Journal of General Internal Medicine

, Volume 18, Issue 1, pp 53–56

Four simple questions can help screen for eating disorders

  • Mary-Anne Cotton
  • Christopher Ball
  • Paul Robinson
Brief Report

Abstract

Current screening instruments for eating disorders are cumbersome to administer and have not been validated in primary care populations. We compared the performance characteristics of 2 screening tools, the SCOFF clinical prediction guide, and a new set of questions, the Eating disorder Screen for Primary care (ESP), using the Questionnaire for Eating Disorders Diagnosis as the independent standard, in 104 consecutive patients from a primary care practice and 129 university students. Twelve percent of the combined population had an eating disorder. One or no abnormal responses to the ESP ruled out an eating disorder (likelihood ratio [LR] 0.0), whereas 3 or more abnormal responses ruled one in (LR 11). The SCOFF questions were less sensitive than predicted (1 or no abnormal responses, LR 0.25), but were as effective at ruling in an eating disorder (3 or more abnormal responses, LR 11).

Key words

eating disorders diagnosis screening 

Preview

Unable to display preview. Download preview PDF.

Unable to display preview. Download preview PDF.

References

  1. 1.
    Whitehouse AM, Cooper PJ, Vize CV, Hill C, Vogel L. Prevalence of eating disorders in three Cambridge general practices: hidden and conspicuous morbidity. Br J Gen Pract. 1992;42:57–60.PubMedGoogle Scholar
  2. 2.
    King MB. Eating disorders in a general practice population. Prevalence, characteristics and follow-up at 12 to 18 months. Psychol Med Monogr Suppl. 1989;14:1–34.PubMedGoogle Scholar
  3. 3.
    Ghadirian AM, Englesmann F, Leichner P. Prevalence of psychosomatic and other medical illnesses in anorexic and bulimic patients. Behav Neurol. 1993;6:123–7.Google Scholar
  4. 4.
    Herzog DB, Keller MB, Sacks NR, Yeh CJ, Lavori PW. Psychiatric comorbidity in treatment-seeking anorexics and bulimics. J Am Acad Child Adolesc Psychiatry. 1992;31:810–8.PubMedCrossRefGoogle Scholar
  5. 5.
    Fahy TA, Russell GF. Outcome and prognostic variables in bulimia nervosa. Int J Eat Disord. 1993;14:135–45.PubMedCrossRefGoogle Scholar
  6. 6.
    Garner DM. The Eating Attitudes Test: an index of the symptoms of anorexia nervosa. Psycholog-Med. 1979;9:273–9.CrossRefGoogle Scholar
  7. 7.
    Garner DM, Olmstead MP, Polivy J. Development and validation of a multidimensional eating disorder inventory for anorexia nervosa and bulimia. Int J Eat Disord. 1983;2:15–34.CrossRefGoogle Scholar
  8. 8.
    Fichter MM, Herpertz S, Quadflieg N, Herpertz-Dahlmann B. Structured interview for anorexic and bulimic disorders for DSM-IV and ICD-10: updated (third) revision. Int J Eat Disord. 1998;24:227–49.PubMedCrossRefGoogle Scholar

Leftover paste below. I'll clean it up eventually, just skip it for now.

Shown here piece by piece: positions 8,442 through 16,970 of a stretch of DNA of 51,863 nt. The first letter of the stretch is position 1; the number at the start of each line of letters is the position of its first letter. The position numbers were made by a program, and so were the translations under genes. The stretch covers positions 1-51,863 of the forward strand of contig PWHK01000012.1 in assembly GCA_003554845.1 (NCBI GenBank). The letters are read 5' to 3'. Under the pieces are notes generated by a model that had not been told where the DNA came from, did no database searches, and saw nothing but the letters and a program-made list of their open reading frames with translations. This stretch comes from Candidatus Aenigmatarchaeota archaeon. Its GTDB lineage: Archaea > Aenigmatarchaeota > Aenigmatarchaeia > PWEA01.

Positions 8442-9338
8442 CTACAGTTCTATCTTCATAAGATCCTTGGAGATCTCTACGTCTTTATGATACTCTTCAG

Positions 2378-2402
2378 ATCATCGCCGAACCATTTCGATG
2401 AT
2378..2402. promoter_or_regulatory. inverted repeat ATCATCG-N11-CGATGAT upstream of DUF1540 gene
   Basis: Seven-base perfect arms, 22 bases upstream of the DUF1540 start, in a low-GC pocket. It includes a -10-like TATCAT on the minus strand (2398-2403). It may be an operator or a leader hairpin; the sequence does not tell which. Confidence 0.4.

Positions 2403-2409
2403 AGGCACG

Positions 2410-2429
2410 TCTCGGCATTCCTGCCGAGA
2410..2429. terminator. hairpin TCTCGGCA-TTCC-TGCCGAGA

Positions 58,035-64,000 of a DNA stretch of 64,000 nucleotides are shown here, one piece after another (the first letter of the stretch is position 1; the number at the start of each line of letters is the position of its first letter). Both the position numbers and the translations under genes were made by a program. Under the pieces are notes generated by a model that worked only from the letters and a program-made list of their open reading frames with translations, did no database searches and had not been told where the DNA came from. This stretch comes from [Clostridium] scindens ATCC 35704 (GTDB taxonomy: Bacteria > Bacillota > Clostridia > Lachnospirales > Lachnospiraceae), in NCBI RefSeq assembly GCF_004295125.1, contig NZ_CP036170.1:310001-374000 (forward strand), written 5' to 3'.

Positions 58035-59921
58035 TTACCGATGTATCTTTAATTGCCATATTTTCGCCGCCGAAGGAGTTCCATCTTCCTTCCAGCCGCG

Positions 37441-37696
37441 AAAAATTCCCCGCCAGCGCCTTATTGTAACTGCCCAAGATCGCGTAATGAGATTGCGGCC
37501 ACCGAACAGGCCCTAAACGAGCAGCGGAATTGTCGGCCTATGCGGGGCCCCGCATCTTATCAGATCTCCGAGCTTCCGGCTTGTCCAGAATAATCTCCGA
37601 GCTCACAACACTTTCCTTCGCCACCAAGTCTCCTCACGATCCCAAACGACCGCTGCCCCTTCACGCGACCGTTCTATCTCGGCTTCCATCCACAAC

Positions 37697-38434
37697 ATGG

9. 9.
    Anstine D, Grinenko MD. Rapid screening for disordered eating in college-aged females in the primary care setting. J Adolesc Health. 2000;26:338–42.PubMedCrossRefGoogle Scholar
  10. 10.
    Freund KM, Graham SM, Lesky LG, Moskowitz MA. Detection of bulimia in a primary care setting. J Gen Intern Med. 1993;8:236–42.PubMedCrossRefGoogle Scholar
  11. 11.
    McNulty PAF. Prevalence and contributing factors of eating disorder behaviours in active duty navy men. Mil Med. 1997;162:753–9.PubMedGoogle Scholar
  12. 12.
    Morgan JF, Reid F, Lacey H. The SCOFF questionnaire: assessment of a new screening tool for eating disorders. BMJ. 1999;319:1467–8.PubMedGoogle Scholar
  13. 13.
    Welch G, Hall A. Is the prevalence of bulimia nervosa higher among tertiary education population? N Z Med J. 1990;103:476–7.PubMedGoogle Scholar
  14. 14.
    Mintz LB, O’Halloran MS, Mulholland AM. Questionnaire for eating disorder diagnoses: reliability and validity of operationalizing DSM-IV criteria into a self-report format. J Couns Psychol. 1997;44:63–79.CrossRefGoogle Scholar
  15. 15.
    Gotestam KG, Agras WS. General population-based epidemiological study of eating disorders in Norway. Int J Eat Disord. 1995;18:119–26.PubMedCrossRefGoogle Scholar
  16. 16.
    Abraham S. Characteristics of eating disorders among young ballet dancers. Psychopathology. 1996;29:223–9.PubMedCrossRefGoogle Scholar
  17. 17.
    Le Grange D, Tibbs J, Noakes TD. Implications of a diagnosis of anorexia nervosa in a ballet school. Int J Eat Disord. 1994;15:369–76.PubMedCrossRefGoogle Scholar
  18. 18.
    Santonastaso P, Zanetti T, Sala A, Favaretto G, Vidotto G, Favaro A. Prevalence of eating disorders in Italy: a survey on a sample of 16 year old female students. Psychother Psychosom. 1996;65(3):158–62.PubMedGoogle Scholar

Copyright information

© Society of General Internal Medicine 2003

Authors and Affiliations

  • Mary-Anne Cotton
    • 1
  • Christopher Ball
    • 2
  • Paul Robinson
    • 3
  1. 1.University College LondonLondon
  2. 2.the Centre for Evidence-based MedicineOxford
  3. 3.the Royal Free HospitalLondon

Personalised recommendations